The Bride Stripped Bare by Her Bachelors, Even  

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Train wreck at Montparnasse (October 22, 1895) by Studio Lévy and Sons.
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Train wreck at Montparnasse (October 22, 1895) by Studio Lévy and Sons.

The Bride Stripped Bare by Her Bachelors, Even (La mariée mis à nu par ses célibataires, même) most often called The Large Glass, is an artwork by Marcel Duchamp.

Duchamp carefully created The Bride Stripped Bare by Her Bachelors, Even, working on the piece from 1915 to 1923. He executed the work on two panes of glass with materials such as lead foil, fuse wire, and dust. It combines chance procedures, plotted perspective studies, and laborious craftsmanship.

Duchamp's ideas for the Glass began in 1913, and he made numerous notes and studies, as well as preliminary works for the piece. The notes reflect the creation of unique rules of physics, and myth which describes the work. He published the notes and studies as The Green Box in 1934.

The notes describe that his "hilarious picture" is intended to depict the erratic encounter between the "Bride," in the upper panel, and her nine "Bachelors" gathered timidly below in an abundance of mysterious mechanical apparatus.

The Large Glass was exhibited in 1926 at the Brooklyn Museum before it was accidentally broken and carefully repaired by Duchamp. It is now part of the permanent collection at the Philadelphia Museum of Art.

Duchamp sanctioned replicas of The Large Glass, the first in 1961 for an exhibition at Moderna Museet in Stockholm and another in 1966 for the Tate Gallery in London.

Interpretation

Duchamp's art does not lend itself to simple interpretations, and The Large Glass is no exception; the notes and diagrams he produced in association with the project, ostensibly as a sort of guidebook, complicate the piece by, for example, describing elements that were not included in the final version as though they nevertheless exist, and "explaining" the whole assembly in stream-of-consciousness prose thick with word play and jokes.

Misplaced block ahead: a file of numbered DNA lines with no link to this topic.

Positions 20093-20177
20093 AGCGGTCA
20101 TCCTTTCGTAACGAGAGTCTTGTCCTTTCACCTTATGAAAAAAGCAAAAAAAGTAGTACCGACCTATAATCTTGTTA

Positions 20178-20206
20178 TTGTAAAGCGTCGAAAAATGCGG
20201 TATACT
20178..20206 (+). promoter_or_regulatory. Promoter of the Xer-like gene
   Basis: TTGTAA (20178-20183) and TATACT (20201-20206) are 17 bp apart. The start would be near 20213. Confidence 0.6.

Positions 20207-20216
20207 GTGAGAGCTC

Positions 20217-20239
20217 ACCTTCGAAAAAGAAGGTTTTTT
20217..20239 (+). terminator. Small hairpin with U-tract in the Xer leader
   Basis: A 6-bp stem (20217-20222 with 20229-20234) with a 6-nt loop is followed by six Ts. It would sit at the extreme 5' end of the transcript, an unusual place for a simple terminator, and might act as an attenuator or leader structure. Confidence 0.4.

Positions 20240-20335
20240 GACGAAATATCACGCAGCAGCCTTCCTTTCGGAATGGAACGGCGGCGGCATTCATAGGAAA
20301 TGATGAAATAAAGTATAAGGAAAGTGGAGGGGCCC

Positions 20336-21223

Linda Dalrymple Henderson picks up on Duchamp's idea of inventing a "playful physics" and traces a quirky Victorian physics out of the notes and The Large Glass itself; numerous mathematical and philosophical systems have been read out of (or perhaps into) its structures.

Most critics, however, read the piece as an exploration of male and female desire as they complicate each other. One critic, for example, describes the basic layout as follows: "The Large Glass has been called a love machine, but it is actually a machine of suffering. Its upper and lower realms are separated from each other forever by a horizon designated as the 'bride's clothes.' The bride is hanging, perhaps from a rope, in an isolated cage, or crucified. The bachelors remain below, left only with the possibility of churning, agonized masturbation."

However, modern critics see the painting as an expresssion of the artist to ridicule criticism. Marjorie Perloff interprets the painting as "enigmatic" (34) in her piece "The Poetics of Indeterminacy: Rimbaud to Cage" (Princeton UP: 1999). She concludes that Duchamp's "'Large Glass' is also a critique of the very criticism it inspires, mocking the solemnity of the explicator who is determined to find the key" (34). Hence, she follows the school of deconstruction established by the French philosopher Derrida and helps to break down the hegemony of interpretation held by the Enlightment bourgeoisie. To quote the artist: "I believe that the artist doesn't know what he does. I attach even more importance to the spectator than to the artist."

See also




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